Map of life expectancy at birth from Global Education Project.

Tuesday, February 26, 2013

Yes, this really is a breakthrough study

You may have seen coverage of this in the corporate media, but I'm going to give you a bit of value added. A randomized controlled trial finds that the so-called Mediterranean diet results in fewer strokes and heart attacks, not to mention fewer deaths, in people at high risk for heart disease.

Now here's why this is a big deal. Most of what we know about nutrition and health comes from observational studies. It's very difficult to sort out the effects of nutrition on human health because, among other problems:

  • People's diets are obviously very complex. You can't easily or convincingly sort out the effect of one dietary component or characteristic from all the other features of diet;
  • People's diets tend to be correlated with all sorts of other facts about them, including socio-economic status, where they live which is associated with all sorts of other exposures, their culture, their consumption of health care and all sorts of health-related behaviors from smoking to physical activity to how often they have sex;
  • There is confounding by indication. People who are overweight, or diabetic, or otherwise have been told by their doctors that they are at risk or believe they are for whatever reason may already be trying to modify their diets.
  • Doing long-term, randomized controlled trials is extremely difficult because people don't stick to the diets they are assigned.
These Spanish investigators overcame these problems by, first of all, deliberately selecting people who are at high risk -- who have been diagnosed with diabetes or overweight, with a median age of 67 years. They included smokers, and people who are taking medications for hypertension and cholesterol. They randomly assigned them to a low fat diet group, and two Mediterranean diet groups, one of which got free olive oil and one of which got free nuts in addition to nutritional counseling.

Finding #1: People could not stick to the low fat diet. We already know that: diets are very hard to stick to. So this group ended up being basically a control group of people who eat whatever. BUT, people could stick to the Mediterranean diet group. They got to eat all they wanted -- there was no attempt at calorie control. They were allowed to drink alcohol (encouraged to be in the form of red wine with meals). They didn't have to stop smoking or lose weight or do anything else. This diet is satisfying to eat, and allows all kinds of great tasting food. So unlike all the other diets out there, it's actually possible: you can do it.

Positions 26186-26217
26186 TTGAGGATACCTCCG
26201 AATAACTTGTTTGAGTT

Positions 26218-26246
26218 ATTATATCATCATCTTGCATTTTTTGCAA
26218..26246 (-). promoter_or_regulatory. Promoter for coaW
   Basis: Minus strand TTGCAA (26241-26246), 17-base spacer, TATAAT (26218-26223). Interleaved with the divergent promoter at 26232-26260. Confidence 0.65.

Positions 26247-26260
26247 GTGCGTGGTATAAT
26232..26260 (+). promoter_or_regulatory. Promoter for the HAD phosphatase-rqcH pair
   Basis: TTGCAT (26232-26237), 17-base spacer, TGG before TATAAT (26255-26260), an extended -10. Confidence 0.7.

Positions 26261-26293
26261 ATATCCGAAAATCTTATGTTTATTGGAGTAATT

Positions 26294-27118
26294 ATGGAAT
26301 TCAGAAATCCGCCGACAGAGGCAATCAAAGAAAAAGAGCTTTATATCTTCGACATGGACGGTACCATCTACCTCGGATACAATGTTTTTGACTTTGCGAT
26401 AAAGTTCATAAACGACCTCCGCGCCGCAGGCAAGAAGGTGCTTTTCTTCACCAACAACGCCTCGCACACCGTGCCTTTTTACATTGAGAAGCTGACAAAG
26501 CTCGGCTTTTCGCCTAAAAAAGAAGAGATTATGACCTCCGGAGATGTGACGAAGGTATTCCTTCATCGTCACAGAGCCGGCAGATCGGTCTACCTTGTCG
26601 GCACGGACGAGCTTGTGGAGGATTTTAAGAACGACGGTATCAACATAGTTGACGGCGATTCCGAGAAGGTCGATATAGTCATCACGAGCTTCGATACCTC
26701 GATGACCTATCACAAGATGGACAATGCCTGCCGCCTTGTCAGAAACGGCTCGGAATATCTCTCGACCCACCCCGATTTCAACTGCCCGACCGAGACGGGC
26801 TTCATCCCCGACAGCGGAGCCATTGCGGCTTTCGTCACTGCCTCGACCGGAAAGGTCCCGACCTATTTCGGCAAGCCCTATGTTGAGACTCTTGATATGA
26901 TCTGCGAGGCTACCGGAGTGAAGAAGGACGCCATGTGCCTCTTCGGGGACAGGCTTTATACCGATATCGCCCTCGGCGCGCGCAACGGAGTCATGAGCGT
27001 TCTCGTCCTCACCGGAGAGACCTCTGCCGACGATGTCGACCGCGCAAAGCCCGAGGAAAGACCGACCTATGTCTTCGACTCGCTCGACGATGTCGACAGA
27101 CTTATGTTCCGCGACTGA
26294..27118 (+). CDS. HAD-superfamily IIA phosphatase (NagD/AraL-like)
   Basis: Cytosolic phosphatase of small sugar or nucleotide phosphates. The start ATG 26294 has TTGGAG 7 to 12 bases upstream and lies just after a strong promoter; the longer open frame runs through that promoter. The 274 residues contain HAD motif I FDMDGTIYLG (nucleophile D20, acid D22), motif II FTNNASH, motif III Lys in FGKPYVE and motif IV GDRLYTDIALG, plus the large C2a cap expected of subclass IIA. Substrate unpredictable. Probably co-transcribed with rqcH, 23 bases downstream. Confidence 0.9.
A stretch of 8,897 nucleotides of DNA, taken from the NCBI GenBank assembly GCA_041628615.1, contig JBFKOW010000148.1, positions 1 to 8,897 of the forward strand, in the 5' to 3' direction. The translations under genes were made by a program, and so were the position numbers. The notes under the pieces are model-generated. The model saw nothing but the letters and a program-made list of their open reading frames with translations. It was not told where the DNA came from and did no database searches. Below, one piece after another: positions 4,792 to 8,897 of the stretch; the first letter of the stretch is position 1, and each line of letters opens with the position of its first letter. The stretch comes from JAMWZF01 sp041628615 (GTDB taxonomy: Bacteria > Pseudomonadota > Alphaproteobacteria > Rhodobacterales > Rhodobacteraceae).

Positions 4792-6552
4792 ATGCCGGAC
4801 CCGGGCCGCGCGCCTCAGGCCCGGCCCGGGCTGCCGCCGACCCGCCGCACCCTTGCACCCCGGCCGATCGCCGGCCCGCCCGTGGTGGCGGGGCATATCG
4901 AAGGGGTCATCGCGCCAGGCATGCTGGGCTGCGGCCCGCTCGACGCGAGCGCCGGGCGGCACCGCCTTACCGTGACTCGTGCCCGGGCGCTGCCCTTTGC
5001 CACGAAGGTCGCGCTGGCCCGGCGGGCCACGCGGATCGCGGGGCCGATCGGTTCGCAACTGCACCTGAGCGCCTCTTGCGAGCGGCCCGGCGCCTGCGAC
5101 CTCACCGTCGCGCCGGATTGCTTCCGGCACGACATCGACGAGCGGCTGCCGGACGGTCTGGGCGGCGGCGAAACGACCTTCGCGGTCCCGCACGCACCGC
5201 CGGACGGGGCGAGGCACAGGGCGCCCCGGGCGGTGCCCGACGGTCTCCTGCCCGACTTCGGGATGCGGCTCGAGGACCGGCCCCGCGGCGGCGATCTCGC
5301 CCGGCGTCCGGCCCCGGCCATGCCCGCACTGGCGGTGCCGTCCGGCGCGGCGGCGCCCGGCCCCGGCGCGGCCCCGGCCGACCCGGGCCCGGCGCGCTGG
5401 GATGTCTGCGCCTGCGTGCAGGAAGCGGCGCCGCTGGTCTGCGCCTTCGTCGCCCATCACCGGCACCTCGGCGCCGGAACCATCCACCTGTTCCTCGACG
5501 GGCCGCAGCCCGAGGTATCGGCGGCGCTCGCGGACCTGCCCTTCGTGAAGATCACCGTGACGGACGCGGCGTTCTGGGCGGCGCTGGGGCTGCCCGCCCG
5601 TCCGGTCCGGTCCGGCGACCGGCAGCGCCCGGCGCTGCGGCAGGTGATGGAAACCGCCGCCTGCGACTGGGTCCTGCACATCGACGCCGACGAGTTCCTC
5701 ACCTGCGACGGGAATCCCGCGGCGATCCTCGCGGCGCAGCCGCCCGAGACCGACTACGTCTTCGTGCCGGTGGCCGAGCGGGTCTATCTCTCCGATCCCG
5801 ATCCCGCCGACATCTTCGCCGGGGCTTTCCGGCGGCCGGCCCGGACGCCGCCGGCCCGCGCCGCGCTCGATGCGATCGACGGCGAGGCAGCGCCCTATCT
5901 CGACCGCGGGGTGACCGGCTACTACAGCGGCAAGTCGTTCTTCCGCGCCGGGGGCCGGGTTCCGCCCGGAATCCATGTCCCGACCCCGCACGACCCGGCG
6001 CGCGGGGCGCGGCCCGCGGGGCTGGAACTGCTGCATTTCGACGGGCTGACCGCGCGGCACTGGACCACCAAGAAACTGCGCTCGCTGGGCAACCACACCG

Finding #2: No, the people didn't lose weight, but they didn't gain weight either, even though they were actually encouraged to eat a lot of fat, consisting of nuts, olive oil, and fatty fish. What they also didn't do was have as many heart attacks or strokes. The big win was stroke, which was statistically significantly less likely to happen with the Mediterranean diet after three years than the regular diet. That probably drove all of the results, but everything else got at least slightly better or no worse, including death, particularly with the olive oil supplementation, although this didn't hit the arbitrary p<.05 level of significance. Still, who wants a stroke?

So no, we don't know exactly what pieces of this were most important, but it confirms what I've been saying all along. It's not how much fat you eat, it's what kind of fat. Olive oil and nut oils are what you want. Also lots of veggies, legumes, and fish. (Alas, fish are not generally a sustainable food. We'll have to figure something out in that department.)  Skip the red meat and go very easy on the dairy fat. (Some Mediterranean cuisines have more goat cheese than cow cheese, which probably also helps since it's lower in fat.) Tomato sauces with olive oil are jes' fine, as are birds. You can do that!

Sure, you should also quit smoking and maintain a healthy weight and all that, but the news here is, even if you don't do that, you still benefit. Really. It's not a mystery.

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